• Need LTA aircraft to demonstrate.
  • Need united industry and lobby groups.
Following the answers to his questions, Barry asked the audience if there was anything else. Naturally, your commentator sprang to the fore with the following:

Q4 What would you like LTA support groups around the world to do to assist?
  • Increase membership to gain critical mass.
  • Associations should work together (cooperate).
  • Hold more general public meetings like this one, instead of just technical meetings for the members.
  • Help with more publications.
  • Look more to the future, instead of dwelling on the past.
  • Structure journals and magazines better with relevant sections (e.g. to deal with heavy lift).
  • Make little known organisations, such as the Zeppelin Association in Germany, better known and working in unison with others.
With little time remaining after these answers, Barry closed the session. In his closing remarks he also suggested that the media should be more often invited to report on such events. With this, he pointed out the camera team filming the proceedings and then, after closing the session, was cornered in an interview by reporters. I understand that the reports later were broadcast on the TV and in the Canadian newspapers.

Session 4: Where's the gas? (3:30-5:00 pm)

Barry's last session moderator was Bill Zuk, an Executive Director of the Manitoba Aviation Council. Bill had two speakers to talk about lifting gas issues, the first of which was David Limb, a British chemical engineering consultant currently working in Canada for Opti as an air separation process engineer in Calgary. David also had worked in many places around the world on similar projects and holds patents for cryogenic separation processes and helium purification.

David’s talk was about Helium, its Recovery, Purification, Transport and Deployment as an Airship Lifting Gas. This was technically quite challenging for lay people, but of great interest to those of us in the LTA industry, since we need to know the issues. David went into detail about the way helium is recovered. He also told us about its scarcity and the problems of extraction and supply. Whilst there is sufficient helium for current needs, if the LTA aircraft industry gets going with big types and in large numbers, there will be a need to consider alternatives for the future.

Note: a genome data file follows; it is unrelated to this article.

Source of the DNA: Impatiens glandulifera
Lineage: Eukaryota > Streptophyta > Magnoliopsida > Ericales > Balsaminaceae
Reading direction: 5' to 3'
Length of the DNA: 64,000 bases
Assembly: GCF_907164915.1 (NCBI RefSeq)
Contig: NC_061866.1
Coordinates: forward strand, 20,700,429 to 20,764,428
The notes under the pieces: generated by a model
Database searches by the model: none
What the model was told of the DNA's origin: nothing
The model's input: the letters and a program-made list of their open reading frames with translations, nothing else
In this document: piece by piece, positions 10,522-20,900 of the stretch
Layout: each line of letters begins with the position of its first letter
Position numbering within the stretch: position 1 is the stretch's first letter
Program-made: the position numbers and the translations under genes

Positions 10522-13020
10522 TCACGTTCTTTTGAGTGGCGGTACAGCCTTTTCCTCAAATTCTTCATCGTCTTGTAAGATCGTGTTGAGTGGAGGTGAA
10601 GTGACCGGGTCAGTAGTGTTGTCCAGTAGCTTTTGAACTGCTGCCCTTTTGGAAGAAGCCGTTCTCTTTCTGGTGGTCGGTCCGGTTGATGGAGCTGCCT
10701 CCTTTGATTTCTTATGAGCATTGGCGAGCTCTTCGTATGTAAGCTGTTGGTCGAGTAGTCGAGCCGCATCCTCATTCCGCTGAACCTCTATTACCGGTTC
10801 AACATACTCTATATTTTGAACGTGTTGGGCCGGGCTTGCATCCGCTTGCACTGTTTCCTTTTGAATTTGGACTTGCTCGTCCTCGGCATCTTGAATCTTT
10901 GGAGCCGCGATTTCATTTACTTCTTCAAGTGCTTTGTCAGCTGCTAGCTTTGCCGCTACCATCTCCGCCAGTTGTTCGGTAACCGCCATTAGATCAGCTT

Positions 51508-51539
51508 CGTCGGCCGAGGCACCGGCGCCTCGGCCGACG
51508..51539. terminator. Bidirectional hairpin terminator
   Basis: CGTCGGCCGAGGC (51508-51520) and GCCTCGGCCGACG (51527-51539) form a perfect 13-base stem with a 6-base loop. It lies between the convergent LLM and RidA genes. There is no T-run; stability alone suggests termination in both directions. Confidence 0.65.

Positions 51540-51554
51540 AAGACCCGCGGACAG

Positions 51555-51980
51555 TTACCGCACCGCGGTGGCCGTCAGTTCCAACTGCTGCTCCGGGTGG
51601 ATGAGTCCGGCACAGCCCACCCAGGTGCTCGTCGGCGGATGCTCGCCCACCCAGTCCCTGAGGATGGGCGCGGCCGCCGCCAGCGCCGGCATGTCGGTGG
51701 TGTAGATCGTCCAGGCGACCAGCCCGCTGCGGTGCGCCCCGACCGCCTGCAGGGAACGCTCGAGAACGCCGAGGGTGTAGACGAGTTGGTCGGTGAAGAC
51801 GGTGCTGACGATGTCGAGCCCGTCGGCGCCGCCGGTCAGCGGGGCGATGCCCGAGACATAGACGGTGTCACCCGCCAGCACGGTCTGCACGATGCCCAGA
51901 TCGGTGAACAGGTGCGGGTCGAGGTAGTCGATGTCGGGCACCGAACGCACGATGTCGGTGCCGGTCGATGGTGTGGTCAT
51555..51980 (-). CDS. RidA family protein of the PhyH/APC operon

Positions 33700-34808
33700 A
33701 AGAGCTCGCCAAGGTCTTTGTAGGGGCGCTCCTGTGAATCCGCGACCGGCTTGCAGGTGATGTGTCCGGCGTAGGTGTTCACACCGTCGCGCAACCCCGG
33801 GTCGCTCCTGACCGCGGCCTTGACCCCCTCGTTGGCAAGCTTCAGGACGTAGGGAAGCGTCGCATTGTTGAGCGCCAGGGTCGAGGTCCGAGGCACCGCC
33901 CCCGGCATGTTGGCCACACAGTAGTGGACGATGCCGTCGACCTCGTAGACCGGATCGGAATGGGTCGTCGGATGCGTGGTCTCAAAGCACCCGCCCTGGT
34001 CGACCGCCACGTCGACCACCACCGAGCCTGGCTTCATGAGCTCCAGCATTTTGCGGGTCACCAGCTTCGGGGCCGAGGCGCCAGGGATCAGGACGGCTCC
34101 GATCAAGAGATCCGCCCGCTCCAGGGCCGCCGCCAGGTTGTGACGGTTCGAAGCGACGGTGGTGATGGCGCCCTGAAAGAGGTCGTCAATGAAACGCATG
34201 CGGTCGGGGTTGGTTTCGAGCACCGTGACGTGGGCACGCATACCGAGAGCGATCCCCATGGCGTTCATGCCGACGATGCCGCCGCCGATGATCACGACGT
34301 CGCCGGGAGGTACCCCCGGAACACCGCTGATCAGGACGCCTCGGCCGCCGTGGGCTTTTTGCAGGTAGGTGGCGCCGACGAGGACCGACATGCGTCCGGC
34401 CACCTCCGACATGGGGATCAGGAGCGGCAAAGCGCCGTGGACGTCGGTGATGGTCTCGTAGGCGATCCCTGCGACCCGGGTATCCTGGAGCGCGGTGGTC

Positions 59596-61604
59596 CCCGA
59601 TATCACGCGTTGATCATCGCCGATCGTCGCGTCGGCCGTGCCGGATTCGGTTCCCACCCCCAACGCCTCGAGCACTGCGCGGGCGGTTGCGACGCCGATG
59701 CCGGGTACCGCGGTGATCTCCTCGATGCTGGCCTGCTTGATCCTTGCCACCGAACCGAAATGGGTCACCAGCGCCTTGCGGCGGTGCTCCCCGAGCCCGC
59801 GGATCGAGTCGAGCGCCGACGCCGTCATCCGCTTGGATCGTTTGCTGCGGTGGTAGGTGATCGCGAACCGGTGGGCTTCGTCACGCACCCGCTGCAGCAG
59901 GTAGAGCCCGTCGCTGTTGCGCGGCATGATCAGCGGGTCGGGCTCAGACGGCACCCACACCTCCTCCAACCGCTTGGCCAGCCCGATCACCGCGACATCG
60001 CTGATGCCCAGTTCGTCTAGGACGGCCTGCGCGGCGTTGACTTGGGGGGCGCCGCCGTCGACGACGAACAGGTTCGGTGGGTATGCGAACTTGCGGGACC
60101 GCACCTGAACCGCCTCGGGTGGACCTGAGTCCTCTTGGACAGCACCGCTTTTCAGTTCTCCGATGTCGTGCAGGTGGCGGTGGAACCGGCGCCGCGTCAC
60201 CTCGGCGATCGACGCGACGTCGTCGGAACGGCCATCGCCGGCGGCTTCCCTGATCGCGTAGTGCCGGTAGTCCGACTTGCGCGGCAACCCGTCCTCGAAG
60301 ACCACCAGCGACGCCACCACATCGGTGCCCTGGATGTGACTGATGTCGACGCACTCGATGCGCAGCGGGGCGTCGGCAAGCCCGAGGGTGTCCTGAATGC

Bill’s second speaker was Dr. Dirk Spaltmann, who (since 2005) is a serving member of the Board of Directors of the German Initiative, Zukunft in Brand e.V. (ZiB). ZiB is the association of CargoLifter shareholders and supporters, promoting the re-structuring of the CargoLifter Company. Dirk studied physics in Aachen (Germany) and Cardiff (Wales) and is now an associate at the Federal Institute for Materials Research and Testing (BAM) in Germany. More recently (2006) he joined the German hydrogen and fuel cell association (DWV) and co-founded the Institute for new airborne transportation systems.

Dirk was there to tell us about Hydrogen Gas: Past and Future in Airships. His talk also was quite technical for ordinary lay people, but rather interesting for LTA folks, as he addressed in detail the Hindenburg incident. In addition he was quite informative about hydrogen and its use as both a lifting gas and fuel. His was a well researched and articulate account looking positively at the issues. No doubt there is a lot of work to do to dispel myths, overcome false notions and political circumstances arising from the Hindenburg’s fiery end. However, this was one of the first rationally reasoned accounts that I had heard addressing the subject in a responsible way. I hope to hear more.
And this completes part 4 there is a little bit more that we will put into part 5 we will also feature a lot of links and additional reading material in the next part, allowing you to delve deeper into the subject. Airshipworld has reported on may of the projects and subjects mentioned during the Symposium and we will continue. Where there any talks that you want us to cover more in detail? The new Cargolifter or the possibilities of using Hydrogen in airships again? Please post a comment on the Blog or send us an email.